The challenge of modern slavery.
What would you do if later today you were to discover Health and Safety rules were being flouted on a regular basis inside your company?
Or if you became aware of a culture of bullying and harassment towards colleagues at your organisation?
What would your response be if you witnessed someone being discriminated against because of their ethnicity, religion or gender?
And you’d do so, not simply because all three of those things are illegal and the law demands it, but because they are morally reprehensible and you have a duty not to look the other way.
So, why do so many people (and organisations) turn a blind eye to modern slavery and forced labour?
I suspect it’s a combination of things; maybe they’re in denial about it happening on their doorstep, are afraid to confront it for fear of their business being caught up in an investigation or, more damningly, they are aware but choose to say nothing because it’s commercially convenient.
Whatever the reason, the simple fact is they are all excuses; and they are excuses that won’t wash in the eyes of the law any longer.
Modern slavery is abhorrent; it is described by the Prime Minister as ‘the greatest human rights issue of our time.’ And it is happening right now in businesses up and down the country.
Thousands of people are being forced to work for little or no pay, often in appalling conditions and with the threat of violence hanging over them if they step out of line.
Much of it is controlled by organised crime gangs who have links to drug smuggling, guns and violence. They know full well the enormous profits that can be made from using people as a commodity.
That’s precisely why these gangs have moved into human trafficking, modern slavery and labour exploitation; it’s lucrative and the risks are low.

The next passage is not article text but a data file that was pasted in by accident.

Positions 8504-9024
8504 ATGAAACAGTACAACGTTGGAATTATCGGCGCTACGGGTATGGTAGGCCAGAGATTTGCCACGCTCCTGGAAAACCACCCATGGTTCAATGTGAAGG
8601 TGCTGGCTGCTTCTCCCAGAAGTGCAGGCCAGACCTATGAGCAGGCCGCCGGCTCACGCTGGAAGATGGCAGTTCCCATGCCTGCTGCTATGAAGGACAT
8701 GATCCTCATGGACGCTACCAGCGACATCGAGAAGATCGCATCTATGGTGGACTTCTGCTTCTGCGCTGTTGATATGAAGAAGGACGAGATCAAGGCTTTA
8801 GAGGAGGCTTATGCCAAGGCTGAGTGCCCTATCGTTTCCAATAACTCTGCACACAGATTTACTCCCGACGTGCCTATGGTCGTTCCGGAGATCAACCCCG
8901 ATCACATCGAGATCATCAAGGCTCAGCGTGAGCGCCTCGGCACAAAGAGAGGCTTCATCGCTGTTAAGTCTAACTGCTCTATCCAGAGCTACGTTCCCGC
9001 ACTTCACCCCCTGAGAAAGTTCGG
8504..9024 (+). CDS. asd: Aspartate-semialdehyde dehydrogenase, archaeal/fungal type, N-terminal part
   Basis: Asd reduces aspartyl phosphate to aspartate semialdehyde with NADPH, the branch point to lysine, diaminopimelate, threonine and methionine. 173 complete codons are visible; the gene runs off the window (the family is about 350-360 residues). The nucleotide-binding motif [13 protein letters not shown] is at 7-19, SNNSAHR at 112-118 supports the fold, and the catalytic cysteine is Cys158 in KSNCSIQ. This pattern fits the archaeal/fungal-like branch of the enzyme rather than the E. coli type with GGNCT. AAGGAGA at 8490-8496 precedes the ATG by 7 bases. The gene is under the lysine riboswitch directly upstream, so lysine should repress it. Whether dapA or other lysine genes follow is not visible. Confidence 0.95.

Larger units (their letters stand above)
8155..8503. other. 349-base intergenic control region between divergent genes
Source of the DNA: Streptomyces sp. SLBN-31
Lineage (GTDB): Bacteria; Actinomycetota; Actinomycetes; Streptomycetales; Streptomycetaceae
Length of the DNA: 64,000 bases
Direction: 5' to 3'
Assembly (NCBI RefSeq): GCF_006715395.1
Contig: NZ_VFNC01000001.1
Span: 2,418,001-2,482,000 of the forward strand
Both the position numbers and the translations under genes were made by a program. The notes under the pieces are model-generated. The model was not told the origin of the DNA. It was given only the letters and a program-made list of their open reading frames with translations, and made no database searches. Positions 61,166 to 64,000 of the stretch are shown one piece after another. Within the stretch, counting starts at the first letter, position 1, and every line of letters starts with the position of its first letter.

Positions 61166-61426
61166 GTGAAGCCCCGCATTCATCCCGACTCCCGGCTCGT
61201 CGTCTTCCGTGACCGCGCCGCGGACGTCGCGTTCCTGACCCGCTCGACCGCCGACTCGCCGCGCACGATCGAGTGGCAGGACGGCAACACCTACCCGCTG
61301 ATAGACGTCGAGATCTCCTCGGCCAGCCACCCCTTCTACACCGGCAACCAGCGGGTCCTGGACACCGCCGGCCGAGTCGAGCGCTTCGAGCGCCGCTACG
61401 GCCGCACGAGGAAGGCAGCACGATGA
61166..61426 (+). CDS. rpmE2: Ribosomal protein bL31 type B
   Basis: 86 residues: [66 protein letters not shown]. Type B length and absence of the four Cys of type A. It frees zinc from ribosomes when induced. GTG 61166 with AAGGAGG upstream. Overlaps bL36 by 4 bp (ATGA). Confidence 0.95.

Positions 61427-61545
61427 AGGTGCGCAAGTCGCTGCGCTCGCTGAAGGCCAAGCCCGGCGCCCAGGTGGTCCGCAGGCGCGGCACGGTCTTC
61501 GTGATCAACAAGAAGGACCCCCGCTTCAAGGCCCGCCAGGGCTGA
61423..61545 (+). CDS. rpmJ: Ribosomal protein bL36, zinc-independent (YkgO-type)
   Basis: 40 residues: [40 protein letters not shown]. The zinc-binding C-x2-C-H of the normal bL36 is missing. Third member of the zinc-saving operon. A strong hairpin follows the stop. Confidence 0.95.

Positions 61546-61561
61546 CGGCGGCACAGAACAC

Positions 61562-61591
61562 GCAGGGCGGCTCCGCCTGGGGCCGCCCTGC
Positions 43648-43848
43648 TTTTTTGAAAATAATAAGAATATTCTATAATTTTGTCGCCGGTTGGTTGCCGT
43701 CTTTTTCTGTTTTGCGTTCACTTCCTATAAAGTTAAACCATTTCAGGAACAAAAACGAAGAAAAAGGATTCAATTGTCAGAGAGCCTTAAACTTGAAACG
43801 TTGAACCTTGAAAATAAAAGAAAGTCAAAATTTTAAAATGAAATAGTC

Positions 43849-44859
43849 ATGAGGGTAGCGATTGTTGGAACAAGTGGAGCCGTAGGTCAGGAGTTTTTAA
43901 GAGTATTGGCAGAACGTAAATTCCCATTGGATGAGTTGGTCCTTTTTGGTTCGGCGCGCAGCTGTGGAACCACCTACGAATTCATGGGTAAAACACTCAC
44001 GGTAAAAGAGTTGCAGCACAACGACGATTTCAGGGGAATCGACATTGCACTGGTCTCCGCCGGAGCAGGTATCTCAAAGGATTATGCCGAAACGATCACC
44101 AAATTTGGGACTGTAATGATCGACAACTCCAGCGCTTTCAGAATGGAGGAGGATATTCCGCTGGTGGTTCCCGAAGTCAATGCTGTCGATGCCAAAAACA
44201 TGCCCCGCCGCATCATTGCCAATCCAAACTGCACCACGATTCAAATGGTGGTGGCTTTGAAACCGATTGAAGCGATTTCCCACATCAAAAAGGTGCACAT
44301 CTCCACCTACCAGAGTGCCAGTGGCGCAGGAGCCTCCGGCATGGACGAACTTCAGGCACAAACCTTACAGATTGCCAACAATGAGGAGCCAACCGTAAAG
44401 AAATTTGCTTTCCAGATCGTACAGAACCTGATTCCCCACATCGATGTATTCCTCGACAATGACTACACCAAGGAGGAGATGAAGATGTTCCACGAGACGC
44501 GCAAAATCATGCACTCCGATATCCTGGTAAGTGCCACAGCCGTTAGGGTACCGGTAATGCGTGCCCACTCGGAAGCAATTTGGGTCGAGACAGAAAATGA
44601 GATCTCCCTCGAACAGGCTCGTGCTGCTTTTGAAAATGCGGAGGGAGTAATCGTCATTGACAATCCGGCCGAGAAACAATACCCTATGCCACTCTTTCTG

Thankfully, that’s beginning to change. The criminal justice system is rising to the challenge of the threat posed by modern slavery and is fighting back.
It is estimated that there are between 10,000-13,000 slaves in the UK but there may be many more. Slavery and labour exploitation has infiltrated legitimate supply chains from retail, manufacturing, care homes and the hotel and hospitality industry.
And yes, it’s also happening right now within the retail sector.
How do we know? Well, my organisation - the Gangmasters and Labour Abuse Authority (GLAA) - has carried out risk analysis of labour exploitation across the UK. And our research indicates that the industry has been infiltrated by slavers and exploiters.
The GLAA’s job is to protect vulnerable workers from exploitation. We have specialist officers with police-style powers of arrest to investigate forced labour and human trafficking. We also look into other labour market offences– such as failure to pay National Minimum Wage (NMW) and breaches of the Employment Agency Act.
We are already starting to have an impact on disrupting and dismantling modern slavery networks that have established themselves within the UK.
But the key to eradicating slavery and forced labour isn’t enforcement – it’s working together with legitimate businesses to raise awareness of it.
Last year some of the biggest names in construction signed up to a protocol with the GLAA committing themselves to playing their part in tackling labour exploitation.
The document commits signatories to work in partnership to protect vulnerable and exploited workers, agree to the sharing of information to help stop or prevent exploitation and pledge to raise awareness of slavery through supply chains.
This is a significant step because it shows the construction sector has taken a mature approach in recognising exploitation does occur within the industry and it is taking proactive steps to tackle it.
In time, the Modern Slavery Act will become as familiar, and important, to employers as both the Health and Safety at Work Act and the Equality Act in ensuring their businesses fully comply with the law and the welfare of employees is looked after.
The only way we will rid ourselves of this repugnant practice is for it to become socially and morally unacceptable.
And that’s where you come in.
Whether you’re the owner of a small firm, a director at one of the UK’s biggest property companies, a centre manager, or service provider, you have a moral and ethical responsibility to prevent people from being forced to work.
Unsure what to look for? We have produced specific guidance that can help you spot the signs of labour exploitation and a training film for employers.
You can learn more visiting gla.gov.uk or call us free and confidentially on +44 (0)800 432 0804 to report any suspicions or knowledge about labour exploitation.
Simple questions can act as a deterrent such as:
- How are you?
- What did you do last night?
- Is everything in the UK what you expected?